David Furnish and Johnny Bergius of the Elton John AIDS Foundation visited India to experience first-hand the result of the Foundation's work.
During their week-long trip they visited a variety of programmes working with HIV/AIDS infected, affected and at risk individuals and families.
They accompanied outreach workers from Sahara - an organisation supporting residential care and rehabilitation - in conducting needle/syringe exchange with street-based injecting drug users in Delhi. The Foundation funded a new Sahara project to reach out to this community, providing HIV/AIDS information, counselling and testing, a harm reduction and drug rehabilitation programme along with long-term job placements and support for rehabilitated clients to stay healthy, off drugs and managing their own lives.
As well as witnessing the severity of the issues facing street-based drug users, over 30% of those tested were found to be HIV positive, the trustees met with the first patients to have completed their journey through the Sahara programme. These patients are now off drugs, in work and living in a subsidised halfway home as the first step to independent living.
“It was a real inspiration to see the life-changing support provided by this programme. 95% of Sahara staff members are former drug users or HIV positive themselves, so they really understand the issues, and how best to help.” Johnny Bergius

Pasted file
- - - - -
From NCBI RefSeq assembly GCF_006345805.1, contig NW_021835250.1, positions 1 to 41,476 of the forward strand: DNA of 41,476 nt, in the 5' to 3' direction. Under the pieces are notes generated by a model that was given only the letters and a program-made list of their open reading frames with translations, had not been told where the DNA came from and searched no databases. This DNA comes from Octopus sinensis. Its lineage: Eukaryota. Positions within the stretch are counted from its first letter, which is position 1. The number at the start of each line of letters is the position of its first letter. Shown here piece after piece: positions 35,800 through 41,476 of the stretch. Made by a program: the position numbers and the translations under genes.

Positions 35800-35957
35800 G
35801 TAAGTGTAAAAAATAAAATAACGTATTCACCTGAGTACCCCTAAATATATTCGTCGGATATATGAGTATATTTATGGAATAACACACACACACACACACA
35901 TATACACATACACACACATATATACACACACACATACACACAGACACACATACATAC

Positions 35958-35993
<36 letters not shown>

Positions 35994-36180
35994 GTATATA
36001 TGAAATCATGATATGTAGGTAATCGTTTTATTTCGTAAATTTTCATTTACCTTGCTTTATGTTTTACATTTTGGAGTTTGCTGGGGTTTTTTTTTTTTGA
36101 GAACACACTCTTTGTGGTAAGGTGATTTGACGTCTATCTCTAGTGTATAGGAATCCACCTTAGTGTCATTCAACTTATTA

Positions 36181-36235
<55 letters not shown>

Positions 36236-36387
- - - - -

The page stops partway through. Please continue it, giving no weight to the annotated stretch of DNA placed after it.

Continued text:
The trustees also participated in a meeting of the Human Rights Law Network (HRLN). Drawing together clients, service users and staff from 5 state, the meeting highlighted a range of issues facing HIV positive people in India today including discrimination from health workers, employers, police and family members.
“20 years into the epidemic in India, it is staggering to still find so many people being refused medical treatment and ejected from hospitals, simply because they are HIV positive. HRLN is making small but important steps in highlighting and reversing this practice, but more is needed.” David Furnish
The Foundation’s support of HRLN in pursuing individual cases of discrimination is reinforced by support for their broader work in driving HIV/AIDS policy through public interest litigations. HRLN highlighted their work addressing barriers to accessing treatment for HIV positive people: including availability of services, transport costs and lack of food.